5 Best Practices for Placing a Print Ad

by Elena Veatch

print ad

Whether you’re a non-profit, an advocacy group, or candidate, placing a print ad buy can be a frustrating process with plenty of hitches along the way. Below are some best practices to make sure your print ad buy goes as smoothly and painlessly as possible.

1. Ask for the right rate

Some newspapers charge different rates for political and non-political creative. While you may not want to tell the newspaper exactly what issue your ad will cover (or if you’re a consultant, who the client is that you’re reserving the space for), you will want to make sure you’re getting the rate that applies to your campaign. You don't want any last minute surprises for your budget.

2. Don’t be afraid to ask questions

When you’re talking to publications about print ad rates and availability, don’t hold back with your questions. Here are some things you’ll want to know when you’re deciding if a publication is right for your print ad:

  • What’s the circulation of your paper?

  • How often is it published?

  • What is the distribution area?

  • What are some characteristics of your readership? (Age, gender, median income, partisan leanings, etc.)

  • Which day of the week does your paper get the highest readership? (If it’s not a weekly paper) 

Once you’ve decided that a publication will help you reach the folks who your print ad message will best resonate with, you should also make sure you get the following details:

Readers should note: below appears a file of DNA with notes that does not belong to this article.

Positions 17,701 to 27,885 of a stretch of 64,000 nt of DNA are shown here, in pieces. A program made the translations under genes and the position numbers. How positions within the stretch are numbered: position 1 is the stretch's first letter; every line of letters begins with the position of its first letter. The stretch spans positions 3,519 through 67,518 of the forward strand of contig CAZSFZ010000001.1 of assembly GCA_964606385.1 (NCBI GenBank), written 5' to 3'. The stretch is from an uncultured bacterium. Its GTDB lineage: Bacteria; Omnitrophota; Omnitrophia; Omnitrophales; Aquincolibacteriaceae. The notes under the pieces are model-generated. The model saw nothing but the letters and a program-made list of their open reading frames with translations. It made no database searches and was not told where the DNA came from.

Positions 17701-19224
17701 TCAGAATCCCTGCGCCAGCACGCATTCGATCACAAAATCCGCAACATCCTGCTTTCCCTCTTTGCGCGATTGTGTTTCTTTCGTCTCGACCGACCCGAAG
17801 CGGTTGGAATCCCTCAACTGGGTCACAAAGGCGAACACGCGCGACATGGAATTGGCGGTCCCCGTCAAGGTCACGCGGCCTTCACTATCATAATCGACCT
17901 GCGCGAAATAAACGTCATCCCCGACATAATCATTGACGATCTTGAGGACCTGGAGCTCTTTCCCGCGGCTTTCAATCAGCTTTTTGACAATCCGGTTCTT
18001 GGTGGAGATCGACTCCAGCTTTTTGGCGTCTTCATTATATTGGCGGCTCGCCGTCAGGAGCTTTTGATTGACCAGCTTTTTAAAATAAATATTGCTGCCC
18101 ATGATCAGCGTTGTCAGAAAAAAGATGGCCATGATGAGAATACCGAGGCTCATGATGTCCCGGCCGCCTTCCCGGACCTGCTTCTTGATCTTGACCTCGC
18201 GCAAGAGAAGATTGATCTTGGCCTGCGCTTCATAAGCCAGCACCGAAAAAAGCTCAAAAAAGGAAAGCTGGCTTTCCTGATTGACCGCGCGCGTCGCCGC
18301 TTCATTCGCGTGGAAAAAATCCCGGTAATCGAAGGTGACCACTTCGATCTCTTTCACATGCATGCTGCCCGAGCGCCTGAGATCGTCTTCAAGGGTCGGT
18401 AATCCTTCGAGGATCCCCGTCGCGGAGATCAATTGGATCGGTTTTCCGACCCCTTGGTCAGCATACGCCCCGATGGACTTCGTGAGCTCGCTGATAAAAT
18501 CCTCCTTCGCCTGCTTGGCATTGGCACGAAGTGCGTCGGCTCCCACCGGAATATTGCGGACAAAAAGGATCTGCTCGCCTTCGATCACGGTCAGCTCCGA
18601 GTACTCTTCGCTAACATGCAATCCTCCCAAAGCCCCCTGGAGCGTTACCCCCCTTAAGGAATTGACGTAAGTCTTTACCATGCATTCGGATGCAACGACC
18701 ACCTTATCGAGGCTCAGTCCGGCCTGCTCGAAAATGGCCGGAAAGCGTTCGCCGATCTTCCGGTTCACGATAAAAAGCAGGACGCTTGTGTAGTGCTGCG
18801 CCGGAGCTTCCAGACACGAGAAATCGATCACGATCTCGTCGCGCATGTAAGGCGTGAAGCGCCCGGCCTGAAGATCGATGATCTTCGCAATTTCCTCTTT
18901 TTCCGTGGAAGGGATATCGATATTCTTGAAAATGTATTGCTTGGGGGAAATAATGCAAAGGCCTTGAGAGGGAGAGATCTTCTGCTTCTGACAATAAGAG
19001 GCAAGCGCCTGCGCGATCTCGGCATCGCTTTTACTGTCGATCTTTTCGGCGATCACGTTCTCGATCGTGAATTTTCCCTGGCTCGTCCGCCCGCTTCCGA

• When do you need creative?

  • Is pre-payment necessary?

  • What are the specs for the ad?

  • Is there a discounted rate if the ad runs more than once?

Lots of publications will list this information on their sites, but even if they do, confirm that the details they provide still ring true. Get these answers in writing and keep track of them in a spreadsheet (especially if you’re working with multiple papers).

3. Bigger isn’t always better

Most publications will give you the option to place a print ad with or without color and in varying sizes. Don’t get pressured into purchasing the most expensive options—it likely won’t increase the impact of your ad enough to make a meaningful difference. Design an ad that will be just as effective in black and white as it would be in color to cut costs. At the same time, realize that a half-page ad should garner enough visibility to be successful—no need to go for the full-page ad, but avoid the quarter-page option.

4. Confirm, confirm, confirm

Double and triple check all rates, dates, and specs with each publication you’re working with to be sure that you don’t run into any unforeseen problems. Get these details in writing if you can, so that the rate you get, is the one you’re charged for initially. Once you’ve placed your buy, be sure to follow up yet again to make sure you’re good to go.

5. Kindness goes a long way

Being nice to the folks you’re working with at publications to place your print ad buy will go a long way. For example, when TCW went to place nearly identical print ads with different headlines for the towns they were running in, a good relationship with the ads manager across three papers granted us flexibility with the fees typically charged for running different creative.

Have any questions about print ads?  Feel free to comment below or reach out!